The windows of the Galerie kreo, rue Dauphine, in the Latin Quarter of Paris, are only a stone’s throw from the Pont Neuf, but the entrance is set back from the street in a courtyard. All around, the Left Bank has once again become a lively place of art galleries, bookstores, bistros, fashion workshops, souvenir shops, exotic restaurants and small charming hotels.
I am welcomed on the first floor by Didier Krzentowski, who founded with his wife Clémence the most famous historical and contemporary design gallery in France. The gallery, which will celebrate its 23rd anniversary in June, opened a second location in London in 2014 (at 24 Cork Street, Mayfair), hosted 134 exhibitions and tirelessly conducts research, meetings, presentations and publications. . The name kreo is Esperanto for creation, and Didier chose it because it is short and understandable in many languages. The list of designers who have exhibited their work there and collaborated with the Krzentowskis is staggering: Ronan and Erwan Bouroullec, Hella Jongerius, Jaime Hayon, Barber Osgerby, Pierre Charpin, Jasper Morrison, Virgil Abloh, Naoto Fukasawa, Konstantin Grcic, Marc Newson, and Julia Lohmann, to name a few.
Preparations are underway for a presentation on the ground floor, while on the upper level, about twenty young assistants are busy, concentrating on their screens. An event is being prepared tomorrow at the London gallery around the ‘Signals’ exhibition by Edward Barber and Jay Osgerby, who have designed a series of lamps for Galerie kreo with aluminum supports and conical Murano glass diffusers. Didier tells how he started, to help me understand the spirit in which he opened the gallery – and the secret of its growth over the years.
“I’ve always been a collector, compulsive, since I was a child, he admits; “I collected everything, even primitive flints, then I got into art and photography. I would sell a few pieces to buy more. I worked in a completely different field, the sports business for the Olympic Games. Art was just a hobby. In 1992, he founded Agence kreo to help companies develop creative projects, but after an enthusiastic start, he realized that the market and communication limited the creativity of designers. He then decided to open the Galerie kreo in a small space (45 square meters) rue Louise Weiss (13th arrondissement): “It was June 5, 1999, and in the exhibition ‘Mobilier, objet 1960-2000’ I exhibited the duplicates I had in my personal collection of modern antiquities, which already included objects by Joe Colombo, Verner Panton, Pierre Pauline and Gino Sarfatti.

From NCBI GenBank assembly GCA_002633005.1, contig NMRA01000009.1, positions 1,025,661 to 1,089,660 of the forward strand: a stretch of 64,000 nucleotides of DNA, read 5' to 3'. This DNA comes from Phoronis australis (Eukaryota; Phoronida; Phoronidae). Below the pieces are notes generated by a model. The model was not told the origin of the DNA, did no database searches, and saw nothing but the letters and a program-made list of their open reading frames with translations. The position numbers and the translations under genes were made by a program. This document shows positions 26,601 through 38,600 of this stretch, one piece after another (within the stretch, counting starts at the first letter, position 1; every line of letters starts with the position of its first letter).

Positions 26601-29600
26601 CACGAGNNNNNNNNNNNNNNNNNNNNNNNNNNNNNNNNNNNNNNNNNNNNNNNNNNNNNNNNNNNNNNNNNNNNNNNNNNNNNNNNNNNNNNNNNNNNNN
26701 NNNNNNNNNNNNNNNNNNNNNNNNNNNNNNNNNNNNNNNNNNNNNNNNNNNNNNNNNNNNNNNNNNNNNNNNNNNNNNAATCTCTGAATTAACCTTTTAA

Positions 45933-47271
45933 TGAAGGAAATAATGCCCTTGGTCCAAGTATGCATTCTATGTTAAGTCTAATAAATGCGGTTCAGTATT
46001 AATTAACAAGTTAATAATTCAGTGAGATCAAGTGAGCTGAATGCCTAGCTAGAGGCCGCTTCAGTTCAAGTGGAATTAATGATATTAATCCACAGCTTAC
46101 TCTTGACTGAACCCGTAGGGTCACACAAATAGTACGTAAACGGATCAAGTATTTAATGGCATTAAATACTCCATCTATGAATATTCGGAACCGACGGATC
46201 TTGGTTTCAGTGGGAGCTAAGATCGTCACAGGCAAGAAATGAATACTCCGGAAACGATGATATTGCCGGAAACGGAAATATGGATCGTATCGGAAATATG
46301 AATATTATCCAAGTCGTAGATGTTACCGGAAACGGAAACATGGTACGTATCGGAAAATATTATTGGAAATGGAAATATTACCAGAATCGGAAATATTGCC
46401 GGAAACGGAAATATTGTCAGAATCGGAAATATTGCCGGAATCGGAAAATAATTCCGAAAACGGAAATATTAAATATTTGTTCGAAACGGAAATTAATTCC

Didier and Clémence started producing their own collections in 2000 by calling on designers. They recognized that creative designers should have a free hand to experiment, without the limitations imposed by producing for the market. “I drew my inspiration from Pierre Staudenmeyer and his Néotu gallery, opened in Paris in 1985, a model for anyone who wanted to work in the field of design for collectors. Galerie kreo is now a kind of laboratory for designers, allowing them to experiment with different materials and forms, to conduct research. We produce exclusive collections of eight pieces, plus two reserved for the artist and two prototypes. We organize transversal exhibitions and monographic exhibitions. The designer has complete freedom. I never demand something that the general public likes, I’m not interested in what’s marketable.
Didier Krzentowski is certainly a lucky man, as he likes to say, but he also has a phenomenal intuition of creative talent, honed by his incessant research as a collector, with a particular fondness for Gino Sarfatti and Italian and French lighting from the 1950s. to the 50s. eighties. He worked with Virgil Abloh (who died in November 2021 at just 41), whom Didier unhesitatingly qualifies as a “genius”, but he also tells how he discovered Brynjar Sigurdarson, an Icelandic designer for whom he produced a monographic exhibition in 2013: “I didn’t even sell a single piece, but it wasn’t important. Brynjar is now known worldwide, especially as a conceptual designer. He collects everything the sea throws up and puts it together, creating simple ritual objects with a certain mysterious charisma. This is just one example of how Galerie kreo works and why it has become a benchmark in the world of design. It’s on the research side, which is difficult and possibly expensive; but it’s the best side to be!
1 Galerie kreo, Marc Newson, Quobus 1,3,6 Multicolored, photo Sylvie Chan-Liat Courtesy Galerie kreo
2 Galerie kreo, Didier Krzentowski and Quobus by Marc Newson, photo Alexandra de Cossette
3 Barber&Osgeby, Signals exhibition, photo Eva Herzog Courtesy Galerie kreo
4 Only Wood exhibition (2014, Paris), photo Sylvie Chan-Liat Courtesy Galerie kreo
5 Hieronymus exhibition, Konstantin Grcic (2016, Paris), photo Fabrice Gousset, Courtesy Galerie kreo
6 Galerie kreo, Virgil Abloh, Efflorescence Mirror 2, photo Mel Taing Courtesy Galerie kreo
7 Signals collection, Barber&Osgerby, photo Alexandra de Cossette Courtesy Galerie kreo
8-12 Signals Collection, Barber&Osgerby, photo Eva Herzog Courtesy Galerie kreo
13 Edward Barber and Jay Osgerby, photo Jessica Klingelfuss